Sudden Cardiac Death: Do We Know What We Are Talking About?
To the Editor:
The recent article in Circulation by Zheng and collaborators1 reopens an important discussion concerning the definition and incidence of sudden cardiac death (SCD). This event was defined as “unexpected natural death from a cardiac cause within a short time period, generally <1 hour from the onset of symptoms, in a person without any prior condition that would appear fatal.”1 For practical purposes, this definition was simplified to denote any cardiac death occurring “out of the hospital or in the emergency room as ‘dead on arrival.’”1
Such is the nature of the best available SCD-related information: it presumes to account not only for the generic cause of death (it is cardiac) but even for the specific mechanism (it is sudden, implying an arrhythmia). However, when the death certificate is filled out, definitive information concerning the (sudden) mode of death, its (cardiac) cause, and its preventability is rarely available. Therefore, physicians make guesses and, sometimes, mistakes.
In reality, everybody dies with a cardiac arrhythmia (asystole or ventricular fibrillation), even if the original condition that precipitated the final event could have been brain cancer or pneumonia. How can we know the remote cause and the mode of death without necropsy findings or sophisticated pre- and postmortem studies? If SCD indeed denotes any unexpected, cardiac “electrical” death (which, by inference, would have been prevented by a pacemaker or an implantable defibrillator), it seems unreasonable to assume that SCD accounted for 63.6% of cardiac deaths in 1998, as claimed by Zheng.1 Population-based studies concerning acute myocardial infarction show that more than 50% of deaths occur before hospital admission. These deaths must have been included in the 46.7% of SCDs that occurred outside the hospital in 1998.1 Are not such infarcts preexistent and/or nonlethal conditions? If we do not know exactly what SCD is, should we continue to use this term while implying, like Zheng, that SCD is frequent and preventable?
What would indeed be important to identify is “premature arrhythmic death.” Unfortunately, however, without consistent electrocardiographic monitoring and necropsy data, death certificates will not elucidate the true incidence of this event.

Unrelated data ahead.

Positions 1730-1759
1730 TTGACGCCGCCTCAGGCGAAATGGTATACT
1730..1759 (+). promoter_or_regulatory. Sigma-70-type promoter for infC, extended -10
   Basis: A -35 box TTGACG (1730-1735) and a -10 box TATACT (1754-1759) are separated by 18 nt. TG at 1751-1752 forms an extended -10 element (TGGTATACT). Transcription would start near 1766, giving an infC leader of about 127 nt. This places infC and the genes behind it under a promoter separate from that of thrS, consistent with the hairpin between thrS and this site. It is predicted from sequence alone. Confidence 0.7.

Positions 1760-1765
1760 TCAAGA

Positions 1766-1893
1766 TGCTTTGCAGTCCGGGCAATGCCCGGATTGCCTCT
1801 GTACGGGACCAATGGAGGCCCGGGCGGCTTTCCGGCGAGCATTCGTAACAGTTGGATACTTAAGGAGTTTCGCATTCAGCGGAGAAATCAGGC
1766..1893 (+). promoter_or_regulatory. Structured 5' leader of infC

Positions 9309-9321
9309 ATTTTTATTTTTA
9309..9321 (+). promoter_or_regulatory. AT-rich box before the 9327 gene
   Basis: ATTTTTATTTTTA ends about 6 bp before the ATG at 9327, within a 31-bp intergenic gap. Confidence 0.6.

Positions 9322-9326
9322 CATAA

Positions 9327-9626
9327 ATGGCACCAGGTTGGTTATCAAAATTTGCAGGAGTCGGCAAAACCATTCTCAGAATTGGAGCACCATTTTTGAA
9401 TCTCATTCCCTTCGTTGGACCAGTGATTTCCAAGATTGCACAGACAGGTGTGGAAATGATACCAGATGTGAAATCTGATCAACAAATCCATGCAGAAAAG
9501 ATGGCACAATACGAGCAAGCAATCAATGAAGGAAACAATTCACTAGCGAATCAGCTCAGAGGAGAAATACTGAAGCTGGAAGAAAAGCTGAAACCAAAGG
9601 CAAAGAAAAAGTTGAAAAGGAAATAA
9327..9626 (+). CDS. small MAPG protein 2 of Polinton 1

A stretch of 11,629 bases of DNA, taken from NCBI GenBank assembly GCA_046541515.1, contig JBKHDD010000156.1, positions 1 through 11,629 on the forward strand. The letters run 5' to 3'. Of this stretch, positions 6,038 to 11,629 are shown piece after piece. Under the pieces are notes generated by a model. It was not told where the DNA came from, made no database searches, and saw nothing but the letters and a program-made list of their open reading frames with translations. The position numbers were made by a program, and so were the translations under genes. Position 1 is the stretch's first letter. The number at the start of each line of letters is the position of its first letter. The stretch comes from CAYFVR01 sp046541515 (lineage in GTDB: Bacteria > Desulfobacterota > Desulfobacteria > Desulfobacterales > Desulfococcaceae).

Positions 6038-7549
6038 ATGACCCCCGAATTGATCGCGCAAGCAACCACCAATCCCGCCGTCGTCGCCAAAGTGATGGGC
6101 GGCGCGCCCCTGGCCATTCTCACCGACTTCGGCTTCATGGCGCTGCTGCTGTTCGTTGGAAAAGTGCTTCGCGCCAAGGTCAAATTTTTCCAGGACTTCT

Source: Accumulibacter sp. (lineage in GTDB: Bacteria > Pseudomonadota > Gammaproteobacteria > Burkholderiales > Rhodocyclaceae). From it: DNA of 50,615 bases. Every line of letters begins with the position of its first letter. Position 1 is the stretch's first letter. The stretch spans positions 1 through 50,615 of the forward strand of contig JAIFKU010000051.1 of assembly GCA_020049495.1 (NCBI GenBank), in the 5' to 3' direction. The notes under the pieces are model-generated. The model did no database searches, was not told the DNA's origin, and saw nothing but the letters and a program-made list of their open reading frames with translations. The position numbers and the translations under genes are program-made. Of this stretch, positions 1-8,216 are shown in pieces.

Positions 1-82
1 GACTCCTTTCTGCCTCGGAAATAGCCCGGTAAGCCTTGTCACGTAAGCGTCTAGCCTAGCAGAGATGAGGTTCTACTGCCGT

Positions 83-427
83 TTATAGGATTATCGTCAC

- ↵Zheng ZJ, Croft JB, Giles WH, et al. Sudden Cardiac Death in the United States, 1989 to 1998. Circulation. 2001; 104: 2158–2163.
Dr Angelini rightfully points out the current ambiguity in the definition of “sudden cardiac death” (SCD) in clinical and public health practice, as discussed in our study 1 and other articles. 2–4⇓⇓ There has been considerable debate concerning whether and when an unexpected death should be called “sudden” and how the cardiac origin of the death should be ascertained. However, it is obvious that SCD may not always be “ electrical,” even in patients with established life-threatening arrhythmias, because events such as cardiac rupture and massive pulmonary embolism can all lead to SCD. 2
Consensus should be reached within the basic, clinical, and population science communities to define SCD in an operational manner. Our study provides a national estimate of sudden cardiac death incidence in the United States based on the broader definition using death certificate data, and the limitation of such data has been well discussed. A better estimate of the population burden of SCD may require a national registry, or at least a surveillance system that provides better determination of the time of the onset of symptoms and the time of death on the death certificate and validation of each underlying cause of death by medical record, autopsies, or other means. In reality, however, it is always difficult.
- ↵Zheng ZJ, Croft JB, Giles WH, et al. Sudden cardiac death in the United States, 1989 to 1998. Circulation. 2001; 104: 2158–2163.
- ↵Priori SG, Aliot E, Blomstrom-Lundqvist C, et al. Task force on sudden cardiac death of the European Society of Cardiology. Eur Heart J. 2001; 22: 1374–1450.
- ↵Hinkle LE, Thaler HT. Clinical classification of cardiac death. Circulation. 1982; 65: 457–464.
- ↵Pratt CM, Greenway PS, Schoenfeld MH, et al. Exploration of the precision of classifying sudden cardiac death: implications for the interpretation of clinical trials. Circulation. 1996; 93: 519–524.